Underground Passage / Przejscie Podziemne
1973, premiere: 1974 TV short drama
35 mm, black & white, 30 min
Director: Krzysztof Kieslowski
Screenplay: Ireneusz Iredynski, Krzysztof Kieslowski
Cinematography: Slawomir Idziak
Production Company: „Tor” Film Studio, Warsaw; Polish Television
Cast: Teresa Budzisz-Krzyzanowska (Lena), Andrzej Seweryn (Michal), Anna Jaraczowna, Zygmunt Maciejewski, Jan Orsza-Lukaszewicz, Janusz Skalski, Wojciech Wiszniewski

Despite its documentary look, this short TV drama dealing with a crisis of values is in fact one of Kieslowski’s earliest narrative films.  A woman has left her husband and her teaching job in a small town and now works in  Warsaw as a window dresser in a pedestrian underpass. Her husband finds her and tries to re-tie the thread that once linked them. But the chasm between them is underscored by the constant interruptions of their conversation. Kieslowski’s documentary experience is apparent in his approach to hand-held camerawork, editing, and narration.

First Love / Pierwsza Milosc
1974, TV documentary
16 mm, color, 52 min 20 sec
Director: Krzysztof Kieslowski
Cinematography: Jacek Petrycki
Production Company: WFD (Documentary Film Studio), Warsaw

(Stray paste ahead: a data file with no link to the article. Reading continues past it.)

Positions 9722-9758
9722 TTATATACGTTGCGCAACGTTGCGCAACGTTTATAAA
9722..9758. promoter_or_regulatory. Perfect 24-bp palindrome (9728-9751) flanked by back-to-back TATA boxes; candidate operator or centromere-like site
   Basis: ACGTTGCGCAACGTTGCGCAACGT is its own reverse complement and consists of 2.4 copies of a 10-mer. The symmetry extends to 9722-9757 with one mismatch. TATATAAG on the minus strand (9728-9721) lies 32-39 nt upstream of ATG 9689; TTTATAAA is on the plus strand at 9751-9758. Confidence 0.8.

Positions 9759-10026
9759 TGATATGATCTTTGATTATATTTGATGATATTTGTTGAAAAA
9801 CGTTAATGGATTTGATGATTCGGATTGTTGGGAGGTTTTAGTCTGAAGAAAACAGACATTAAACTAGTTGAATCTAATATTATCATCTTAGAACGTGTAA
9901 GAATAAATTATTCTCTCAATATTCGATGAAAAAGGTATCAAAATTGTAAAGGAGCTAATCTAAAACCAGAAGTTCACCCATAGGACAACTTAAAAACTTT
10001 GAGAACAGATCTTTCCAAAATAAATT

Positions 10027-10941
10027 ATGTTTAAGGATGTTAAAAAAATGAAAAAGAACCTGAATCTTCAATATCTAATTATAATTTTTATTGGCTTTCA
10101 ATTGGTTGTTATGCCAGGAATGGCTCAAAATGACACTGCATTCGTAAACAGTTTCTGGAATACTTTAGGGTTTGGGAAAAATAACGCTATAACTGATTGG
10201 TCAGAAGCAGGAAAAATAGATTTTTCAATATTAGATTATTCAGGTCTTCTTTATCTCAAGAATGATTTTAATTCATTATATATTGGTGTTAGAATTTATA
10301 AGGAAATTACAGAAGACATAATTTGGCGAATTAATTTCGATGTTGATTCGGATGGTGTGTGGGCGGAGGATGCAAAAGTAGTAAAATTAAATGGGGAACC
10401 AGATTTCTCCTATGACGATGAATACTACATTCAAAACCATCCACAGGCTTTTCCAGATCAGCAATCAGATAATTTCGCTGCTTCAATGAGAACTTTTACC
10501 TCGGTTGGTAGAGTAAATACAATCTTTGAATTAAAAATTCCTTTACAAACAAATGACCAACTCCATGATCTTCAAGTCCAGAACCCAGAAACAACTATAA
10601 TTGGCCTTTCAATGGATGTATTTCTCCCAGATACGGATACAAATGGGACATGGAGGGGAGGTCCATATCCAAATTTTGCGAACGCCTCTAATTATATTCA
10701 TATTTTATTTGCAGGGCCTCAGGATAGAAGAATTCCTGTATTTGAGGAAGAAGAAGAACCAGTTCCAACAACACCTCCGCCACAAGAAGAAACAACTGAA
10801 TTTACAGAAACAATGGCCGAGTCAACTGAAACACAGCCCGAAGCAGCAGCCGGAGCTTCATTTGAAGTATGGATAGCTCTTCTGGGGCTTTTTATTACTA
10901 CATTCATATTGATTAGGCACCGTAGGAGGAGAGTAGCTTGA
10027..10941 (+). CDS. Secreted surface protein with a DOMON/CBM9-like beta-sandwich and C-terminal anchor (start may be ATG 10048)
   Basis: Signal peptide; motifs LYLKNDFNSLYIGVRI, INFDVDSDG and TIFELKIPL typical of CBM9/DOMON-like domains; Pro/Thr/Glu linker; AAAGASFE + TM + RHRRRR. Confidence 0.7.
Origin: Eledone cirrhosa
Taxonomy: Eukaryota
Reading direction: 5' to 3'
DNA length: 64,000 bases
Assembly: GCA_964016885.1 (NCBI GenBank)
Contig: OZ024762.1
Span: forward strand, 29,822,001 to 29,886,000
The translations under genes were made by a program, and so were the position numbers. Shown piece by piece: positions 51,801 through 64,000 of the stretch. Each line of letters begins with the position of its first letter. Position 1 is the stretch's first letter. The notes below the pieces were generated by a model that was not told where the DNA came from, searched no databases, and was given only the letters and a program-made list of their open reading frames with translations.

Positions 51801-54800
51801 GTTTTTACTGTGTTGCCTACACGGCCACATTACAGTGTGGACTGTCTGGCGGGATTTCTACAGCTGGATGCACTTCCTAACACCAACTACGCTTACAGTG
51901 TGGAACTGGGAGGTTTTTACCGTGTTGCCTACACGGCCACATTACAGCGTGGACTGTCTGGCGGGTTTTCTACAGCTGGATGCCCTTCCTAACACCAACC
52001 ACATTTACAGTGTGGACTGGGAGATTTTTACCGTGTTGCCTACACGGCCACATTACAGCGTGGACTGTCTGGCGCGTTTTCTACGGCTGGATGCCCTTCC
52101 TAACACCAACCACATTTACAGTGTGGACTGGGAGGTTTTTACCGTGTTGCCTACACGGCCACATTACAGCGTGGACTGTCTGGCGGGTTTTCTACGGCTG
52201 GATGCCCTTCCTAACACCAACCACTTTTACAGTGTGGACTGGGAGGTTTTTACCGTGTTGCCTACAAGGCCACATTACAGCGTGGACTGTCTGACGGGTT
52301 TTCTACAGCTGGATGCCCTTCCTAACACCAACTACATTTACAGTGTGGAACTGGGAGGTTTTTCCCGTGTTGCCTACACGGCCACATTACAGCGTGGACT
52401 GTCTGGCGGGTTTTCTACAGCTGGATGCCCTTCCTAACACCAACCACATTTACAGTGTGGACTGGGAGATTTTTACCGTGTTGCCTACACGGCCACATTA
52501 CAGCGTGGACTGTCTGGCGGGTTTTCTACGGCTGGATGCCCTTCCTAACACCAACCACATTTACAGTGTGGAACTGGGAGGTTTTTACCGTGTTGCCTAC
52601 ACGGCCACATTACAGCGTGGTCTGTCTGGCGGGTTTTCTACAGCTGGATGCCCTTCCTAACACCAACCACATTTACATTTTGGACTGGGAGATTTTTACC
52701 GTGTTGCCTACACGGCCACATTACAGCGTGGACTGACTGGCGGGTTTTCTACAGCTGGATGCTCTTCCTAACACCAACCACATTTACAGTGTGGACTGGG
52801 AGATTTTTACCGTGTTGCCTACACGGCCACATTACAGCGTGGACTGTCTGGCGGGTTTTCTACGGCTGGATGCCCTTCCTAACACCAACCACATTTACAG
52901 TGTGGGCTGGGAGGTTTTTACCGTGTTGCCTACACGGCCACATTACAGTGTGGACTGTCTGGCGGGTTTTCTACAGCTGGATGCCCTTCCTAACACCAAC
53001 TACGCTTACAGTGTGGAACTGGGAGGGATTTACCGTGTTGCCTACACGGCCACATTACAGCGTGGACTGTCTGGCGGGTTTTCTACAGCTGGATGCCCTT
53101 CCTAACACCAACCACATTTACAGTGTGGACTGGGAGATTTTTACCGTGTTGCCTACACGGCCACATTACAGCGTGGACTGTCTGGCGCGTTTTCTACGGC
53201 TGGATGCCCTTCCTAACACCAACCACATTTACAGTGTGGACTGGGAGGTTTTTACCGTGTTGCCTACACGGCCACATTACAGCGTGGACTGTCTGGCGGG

Sponsored by: Polish Television

A deeply humanist and loving document of a naïve young couple coping with the social challenges to their unplanned pregnancy. Though prior arrangements and manipulations are common in the filming of most documentaries, Kieslowski acknowledges that this one is a “directed” documentary, in the sense that he found certain provocations logistically necessary in order to make this one film of his that attempts to realize his theory that each person’s life is a story that can be filmed directly from life. The camera follows a real girl and boy, still in school at 17 and 18, as they first consider and then reject the option of an abortion with potential complications, and then have to deal with attitudes at home and at school, and the ever-mounting bureaucratic hurdles to marriage, lodging, and income. Though practical necessity forced Kieslowski to help arrange certain things that would have happened anyway, like the visit of the policeman who threatens eviction, the human responses are authentic and spontaneous, and Kieslowski captures the way this “first love” was strengthened by the very barriers it faced.  (In 2000 his assistant director on this film, Krzysztof Wierzbicki, brought to completion the late Kieslowski’s unfinished sequel on the young couple and its next generation, called Horoskop.)